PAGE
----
This article is an analysis of what Jonathan Franzen does in the second section of his 2015 novel Purity.
The Rosetta Stone
A year and a half ago I wrote a post explaining how David Foster Wallace’s short story/novella “Westward the Course of Empire Takes its Way” was a parody of Barth’s “Lost in the Funhouse” in order to describe his philosophy of literature.
What I want to write here is an interpretation of Franzen’s second section of Purity that describes Franzen’s philosophy of literature.
If you’ve been reading this blog for any significant amount of time, you probably know I subscribe to the idea of valid interpretations of literature.
If we consider any well-supported interpretation as valid, then all interpretations are valid making all interpretation meaningless. So I want to give some background context before I start in order to make my case stronger.
I really believe this was Franzen’s intent with the section.
Franzen’s Philosophy of Literature
Jonathan Franzen has been describing his philosophy for quite some time in essays and interviews (see this article for more background on this).
I’ve either become more aware of it or he has become more vocal or a shift has occurred. In any case, his views seem mostly in line with what DFW described in “Westward” which had to do with love, the relationship between writer and reader, and how to build that relationship.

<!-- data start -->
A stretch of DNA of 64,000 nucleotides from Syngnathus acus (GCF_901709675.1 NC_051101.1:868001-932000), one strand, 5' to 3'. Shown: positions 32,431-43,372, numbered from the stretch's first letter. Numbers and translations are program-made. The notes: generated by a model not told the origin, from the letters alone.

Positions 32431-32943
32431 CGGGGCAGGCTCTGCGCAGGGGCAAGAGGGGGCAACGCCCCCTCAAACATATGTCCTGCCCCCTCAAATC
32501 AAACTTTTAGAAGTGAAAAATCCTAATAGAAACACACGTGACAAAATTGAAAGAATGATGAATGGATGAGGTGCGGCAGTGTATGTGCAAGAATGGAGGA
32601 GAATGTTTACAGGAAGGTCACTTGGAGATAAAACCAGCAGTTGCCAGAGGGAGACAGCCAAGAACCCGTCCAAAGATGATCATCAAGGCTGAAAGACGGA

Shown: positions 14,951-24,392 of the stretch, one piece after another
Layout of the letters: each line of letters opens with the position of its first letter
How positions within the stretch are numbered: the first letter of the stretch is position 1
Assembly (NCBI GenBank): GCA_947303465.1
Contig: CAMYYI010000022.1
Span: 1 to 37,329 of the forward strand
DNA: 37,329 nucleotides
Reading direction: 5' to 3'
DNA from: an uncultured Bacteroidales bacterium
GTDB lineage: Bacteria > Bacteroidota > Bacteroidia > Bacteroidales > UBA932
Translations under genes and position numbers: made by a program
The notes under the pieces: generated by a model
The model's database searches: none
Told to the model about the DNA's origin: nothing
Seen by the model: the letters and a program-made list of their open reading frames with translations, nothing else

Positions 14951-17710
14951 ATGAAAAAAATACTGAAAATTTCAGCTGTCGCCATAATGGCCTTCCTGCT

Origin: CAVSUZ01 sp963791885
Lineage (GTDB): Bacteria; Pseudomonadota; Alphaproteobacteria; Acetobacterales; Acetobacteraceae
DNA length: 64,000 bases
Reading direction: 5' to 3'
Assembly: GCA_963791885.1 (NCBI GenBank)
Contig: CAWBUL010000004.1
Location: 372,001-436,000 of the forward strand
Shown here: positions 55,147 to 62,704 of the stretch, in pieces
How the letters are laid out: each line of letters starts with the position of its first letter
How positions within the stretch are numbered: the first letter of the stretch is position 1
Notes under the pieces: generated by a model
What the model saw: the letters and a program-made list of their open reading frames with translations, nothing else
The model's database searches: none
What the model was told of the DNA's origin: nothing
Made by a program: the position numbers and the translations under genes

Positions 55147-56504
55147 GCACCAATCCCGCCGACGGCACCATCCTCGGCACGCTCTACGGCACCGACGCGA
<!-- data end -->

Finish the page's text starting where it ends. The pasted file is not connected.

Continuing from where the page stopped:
As far as I can tell, he’s never actually included this philosophy in his fiction as DFW did with “Westward.” This makes it plausible that the time has come for such an undertaking.
Second Section Overview
One of the key points is the similarity in material from Barth and DFW for this section. The most common interpretation of “Lost in the Funhouse” is that the funhouse is about Ambrose’s first sexual encounter.
The second section of Purity is framed around various sexual experiences of youths be they lustful, loving, abusive, and so on. If not taken as a metaphor, the whole section comes across as strange and out of place.
The wording and detail provided seem excessive and unnecessary as backstory (presumably most readers will read it that way). As a metaphor, all these details make sense and certain bizarrely specific sentences point to the interpretation I’m going to give.
Lastly, the section is titled “Republic of Bad Taste.”
One learns in the section what this refers to, but as a primer to the section it seems to indicate that the section is about taste, bad taste, and maybe what would make good taste.
In other words, the section is a metaphor for literature itself. I understand that each piece of context is weak in and of itself, but I think taken as a whole, along with how tight this interpretation is, gives us sufficient evidence for this as an intended interpretation.
Warning: The content below contains minor spoilers. It will not cover beyond the second section, so if you are planning on reading the book, no major plot points are revealed that aren’t alluded to in the inside flap description. Also, this content is NSFW due to sexually explicit material.
For those who haven’t read the novel, we need a starting point. Here’s a synopsis of the section.
Andreas lives in Stasi controlled Germany (probably East Berlin, I can’t recall if this was specified). His father is a somewhat high ranking Stasi officer. His mother sleeps around and Andreas finds out someone else might be his father.
He writes subversive poetry which shames his parents, and he breaks off relations. He goes and lives in a church and runs sessions to help at-risk youth. He sleeps with tons of them (none underage).
Here he meets Annagret. She tells him about being abused in the past, and he falls in love with her. They carry out the murder of the abuser and then separate for years to not get caught.